Git - Introduction

Git is a distributed version control system for tracking changes in source code during software development. It is designed for coordinating work among programmers, but it can be used to track changes in any set of files. Its goals include speed, data integrity, and support for distributed, non-linear workflows.

What is a version control?

Version control is a system that records changes made to a file or set of files over time. Which allows you to track the changes made over time and revert them. For the example, you find that a feature in your app stopped working and you don't know why you can use a Version Control System (VCS) to help you find the change that might have caused the problem. A VCS is not only useful to programmers, anyone that deals with lots of changes to files might benefit from it.

Centralized Version Control Systems

With the need for developers to collaborate in projects, the Centralized Version Control Systems (CVCSs) were developed. A Centralized Version Control Systems (CVS, Subversion, and Perforce) have a single server that contains all the versioned files, and several clients that check out files from that central place. And these systems were for many years the standard, but downsides, like, single point of failure created the need for a new type of system.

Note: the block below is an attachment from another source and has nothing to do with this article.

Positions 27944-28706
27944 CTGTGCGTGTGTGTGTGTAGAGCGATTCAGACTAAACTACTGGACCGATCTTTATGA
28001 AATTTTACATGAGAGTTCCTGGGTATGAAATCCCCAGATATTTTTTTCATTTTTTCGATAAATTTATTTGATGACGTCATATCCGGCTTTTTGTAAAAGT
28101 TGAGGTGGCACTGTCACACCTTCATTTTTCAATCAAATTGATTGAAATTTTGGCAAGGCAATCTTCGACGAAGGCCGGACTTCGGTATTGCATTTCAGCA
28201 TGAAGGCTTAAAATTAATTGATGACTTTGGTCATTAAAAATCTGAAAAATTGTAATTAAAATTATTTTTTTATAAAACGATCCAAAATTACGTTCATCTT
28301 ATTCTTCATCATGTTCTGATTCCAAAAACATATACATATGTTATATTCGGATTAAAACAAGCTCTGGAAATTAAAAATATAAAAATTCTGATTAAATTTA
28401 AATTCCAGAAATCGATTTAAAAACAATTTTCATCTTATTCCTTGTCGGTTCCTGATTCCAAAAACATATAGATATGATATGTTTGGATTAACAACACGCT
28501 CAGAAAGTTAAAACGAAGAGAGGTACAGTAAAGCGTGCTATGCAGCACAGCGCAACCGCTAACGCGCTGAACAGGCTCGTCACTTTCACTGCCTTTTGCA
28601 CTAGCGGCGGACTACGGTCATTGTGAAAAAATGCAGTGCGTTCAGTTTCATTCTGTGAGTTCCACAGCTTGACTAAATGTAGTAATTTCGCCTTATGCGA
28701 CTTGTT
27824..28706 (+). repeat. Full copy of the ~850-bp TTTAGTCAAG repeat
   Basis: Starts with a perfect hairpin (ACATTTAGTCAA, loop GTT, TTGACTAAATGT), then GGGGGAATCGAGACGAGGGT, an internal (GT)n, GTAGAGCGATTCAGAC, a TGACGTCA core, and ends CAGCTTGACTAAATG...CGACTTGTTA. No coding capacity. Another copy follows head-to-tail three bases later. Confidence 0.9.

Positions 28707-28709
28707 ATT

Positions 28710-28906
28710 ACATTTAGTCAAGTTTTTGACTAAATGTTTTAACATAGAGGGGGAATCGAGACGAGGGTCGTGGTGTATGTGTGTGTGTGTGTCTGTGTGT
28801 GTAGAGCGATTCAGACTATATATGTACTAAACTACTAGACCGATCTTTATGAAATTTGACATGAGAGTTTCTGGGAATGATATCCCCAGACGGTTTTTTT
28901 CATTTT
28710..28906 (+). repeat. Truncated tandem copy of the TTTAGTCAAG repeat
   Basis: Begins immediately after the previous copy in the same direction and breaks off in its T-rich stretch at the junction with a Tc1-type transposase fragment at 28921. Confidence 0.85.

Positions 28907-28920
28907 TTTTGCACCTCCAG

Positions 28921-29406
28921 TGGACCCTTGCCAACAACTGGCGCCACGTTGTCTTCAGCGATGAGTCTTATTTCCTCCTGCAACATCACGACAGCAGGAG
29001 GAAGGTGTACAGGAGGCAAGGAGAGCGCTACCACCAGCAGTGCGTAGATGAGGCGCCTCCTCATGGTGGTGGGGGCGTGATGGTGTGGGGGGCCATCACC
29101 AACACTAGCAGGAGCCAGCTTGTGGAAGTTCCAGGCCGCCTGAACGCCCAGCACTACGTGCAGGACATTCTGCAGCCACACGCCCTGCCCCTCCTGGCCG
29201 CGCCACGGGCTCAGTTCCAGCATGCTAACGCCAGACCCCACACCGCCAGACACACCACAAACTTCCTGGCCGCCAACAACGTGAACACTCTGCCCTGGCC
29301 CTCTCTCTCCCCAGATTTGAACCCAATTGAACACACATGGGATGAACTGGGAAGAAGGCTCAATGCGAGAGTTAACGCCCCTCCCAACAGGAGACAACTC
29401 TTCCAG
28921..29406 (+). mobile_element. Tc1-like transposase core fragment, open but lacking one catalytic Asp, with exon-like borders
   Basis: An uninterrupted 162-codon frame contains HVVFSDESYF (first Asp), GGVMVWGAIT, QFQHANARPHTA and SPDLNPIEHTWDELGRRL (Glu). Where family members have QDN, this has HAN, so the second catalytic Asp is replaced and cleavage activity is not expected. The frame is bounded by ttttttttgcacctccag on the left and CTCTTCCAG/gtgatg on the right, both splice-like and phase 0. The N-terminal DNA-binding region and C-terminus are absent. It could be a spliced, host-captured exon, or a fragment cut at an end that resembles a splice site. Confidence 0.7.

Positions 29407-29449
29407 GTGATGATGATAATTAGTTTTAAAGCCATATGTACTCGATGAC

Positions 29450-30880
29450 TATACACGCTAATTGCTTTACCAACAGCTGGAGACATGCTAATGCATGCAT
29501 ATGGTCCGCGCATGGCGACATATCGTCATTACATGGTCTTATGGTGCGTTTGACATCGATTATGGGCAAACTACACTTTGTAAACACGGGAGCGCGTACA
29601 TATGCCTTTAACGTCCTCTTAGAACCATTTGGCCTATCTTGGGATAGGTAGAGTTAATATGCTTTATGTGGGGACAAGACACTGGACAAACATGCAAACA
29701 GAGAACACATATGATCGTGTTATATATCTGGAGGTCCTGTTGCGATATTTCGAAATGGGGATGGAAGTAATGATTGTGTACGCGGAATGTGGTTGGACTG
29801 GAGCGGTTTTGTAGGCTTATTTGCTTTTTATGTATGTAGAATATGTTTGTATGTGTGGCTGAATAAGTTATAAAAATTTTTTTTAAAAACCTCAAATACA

Distributed Version Control Systems

In a Distributed Version Control Systems (DVCSs), like Git, Mercurial, Bazaar or Darcs, clients don't just check out the latest snapshot of the files, rather, they fully mirror the repository, including its full history. If any server crashes any of the client repositories can be used as a back up to restore the server.


Everything we write in here you can learn more in-depth in the book Pro Git - Scott Chacon and Ben Straub

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